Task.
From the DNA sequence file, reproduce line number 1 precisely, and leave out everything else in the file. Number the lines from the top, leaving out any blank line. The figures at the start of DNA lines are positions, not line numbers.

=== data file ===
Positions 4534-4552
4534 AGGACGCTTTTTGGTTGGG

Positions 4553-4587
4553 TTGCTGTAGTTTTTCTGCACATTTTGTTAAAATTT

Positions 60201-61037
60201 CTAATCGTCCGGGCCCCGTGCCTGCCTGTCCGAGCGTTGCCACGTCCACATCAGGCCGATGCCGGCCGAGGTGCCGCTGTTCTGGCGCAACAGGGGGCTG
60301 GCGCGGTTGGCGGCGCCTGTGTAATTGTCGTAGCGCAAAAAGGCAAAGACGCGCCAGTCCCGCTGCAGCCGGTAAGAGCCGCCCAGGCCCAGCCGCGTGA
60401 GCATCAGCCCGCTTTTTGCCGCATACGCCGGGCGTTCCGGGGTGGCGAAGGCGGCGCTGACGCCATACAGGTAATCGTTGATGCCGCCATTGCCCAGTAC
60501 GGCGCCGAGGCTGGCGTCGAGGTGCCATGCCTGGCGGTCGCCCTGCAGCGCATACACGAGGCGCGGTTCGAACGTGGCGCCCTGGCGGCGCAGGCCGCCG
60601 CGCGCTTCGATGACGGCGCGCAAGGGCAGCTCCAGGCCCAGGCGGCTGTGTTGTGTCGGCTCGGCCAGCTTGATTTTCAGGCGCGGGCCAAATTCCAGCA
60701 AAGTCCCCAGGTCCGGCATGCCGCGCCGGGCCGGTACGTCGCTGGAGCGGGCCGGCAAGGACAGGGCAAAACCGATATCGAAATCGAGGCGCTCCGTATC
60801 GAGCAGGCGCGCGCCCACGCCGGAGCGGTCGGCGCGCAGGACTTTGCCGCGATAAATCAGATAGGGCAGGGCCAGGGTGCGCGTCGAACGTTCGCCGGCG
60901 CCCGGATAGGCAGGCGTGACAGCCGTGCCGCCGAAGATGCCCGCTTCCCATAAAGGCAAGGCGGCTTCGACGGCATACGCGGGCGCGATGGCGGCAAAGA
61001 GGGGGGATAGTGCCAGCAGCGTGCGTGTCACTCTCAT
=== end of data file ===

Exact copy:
Positions 4534-4552